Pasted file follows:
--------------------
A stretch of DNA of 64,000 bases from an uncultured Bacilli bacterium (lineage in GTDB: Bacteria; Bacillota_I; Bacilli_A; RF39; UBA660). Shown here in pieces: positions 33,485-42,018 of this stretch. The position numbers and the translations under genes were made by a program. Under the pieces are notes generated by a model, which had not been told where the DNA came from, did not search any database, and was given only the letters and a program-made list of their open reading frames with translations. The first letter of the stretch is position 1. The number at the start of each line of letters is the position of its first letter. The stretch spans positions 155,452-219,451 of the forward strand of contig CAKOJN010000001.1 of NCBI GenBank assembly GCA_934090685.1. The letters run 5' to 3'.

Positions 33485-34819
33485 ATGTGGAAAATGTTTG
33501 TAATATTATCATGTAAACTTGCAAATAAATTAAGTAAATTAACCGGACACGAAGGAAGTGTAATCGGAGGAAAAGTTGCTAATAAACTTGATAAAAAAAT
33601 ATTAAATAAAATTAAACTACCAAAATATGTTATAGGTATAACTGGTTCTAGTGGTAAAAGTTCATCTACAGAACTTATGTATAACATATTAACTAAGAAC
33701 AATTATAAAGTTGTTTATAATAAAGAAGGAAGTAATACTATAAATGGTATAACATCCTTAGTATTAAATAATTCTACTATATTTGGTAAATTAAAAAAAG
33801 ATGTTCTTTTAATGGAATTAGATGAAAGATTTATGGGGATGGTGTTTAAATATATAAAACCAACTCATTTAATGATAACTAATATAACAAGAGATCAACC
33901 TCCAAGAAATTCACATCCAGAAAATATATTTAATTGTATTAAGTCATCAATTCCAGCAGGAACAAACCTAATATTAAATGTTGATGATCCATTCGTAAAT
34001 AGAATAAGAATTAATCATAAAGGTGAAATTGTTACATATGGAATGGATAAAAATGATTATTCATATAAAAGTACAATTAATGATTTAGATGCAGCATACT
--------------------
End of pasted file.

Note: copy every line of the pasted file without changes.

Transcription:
A stretch of DNA of 64,000 bases from an uncultured Bacilli bacterium (lineage in GTDB: Bacteria; Bacillota_I; Bacilli_A; RF39; UBA660). Shown here in pieces: positions 33,485-42,018 of this stretch. The position numbers and the translations under genes were made by a program. Under the pieces are notes generated by a model, which had not been told where the DNA came from, did not search any database, and was given only the letters and a program-made list of their open reading frames with translations. The first letter of the stretch is position 1. The number at the start of each line of letters is the position of its first letter. The stretch spans positions 155,452-219,451 of the forward strand of contig CAKOJN010000001.1 of NCBI GenBank assembly GCA_934090685.1. The letters run 5' to 3'.

Positions 33485-34819
33485 ATGTGGAAAATGTTTG
33501 TAATATTATCATGTAAACTTGCAAATAAATTAAGTAAATTAACCGGACACGAAGGAAGTGTAATCGGAGGAAAAGTTGCTAATAAACTTGATAAAAAAAT
33601 ATTAAATAAAATTAAACTACCAAAATATGTTATAGGTATAACTGGTTCTAGTGGTAAAAGTTCATCTACAGAACTTATGTATAACATATTAACTAAGAAC
33701 AATTATAAAGTTGTTTATAATAAAGAAGGAAGTAATACTATAAATGGTATAACATCCTTAGTATTAAATAATTCTACTATATTTGGTAAATTAAAAAAAG
33801 ATGTTCTTTTAATGGAATTAGATGAAAGATTTATGGGGATGGTGTTTAAATATATAAAACCAACTCATTTAATGATAACTAATATAACAAGAGATCAACC
33901 TCCAAGAAATTCACATCCAGAAAATATATTTAATTGTATTAAGTCATCAATTCCAGCAGGAACAAACCTAATATTAAATGTTGATGATCCATTCGTAAAT
34001 AGAATAAGAATTAATCATAAAGGTGAAATTGTTACATATGGAATGGATAAAAATGATTATTCATATAAAAGTACAATTAATGATTTAGATGCAGCATACT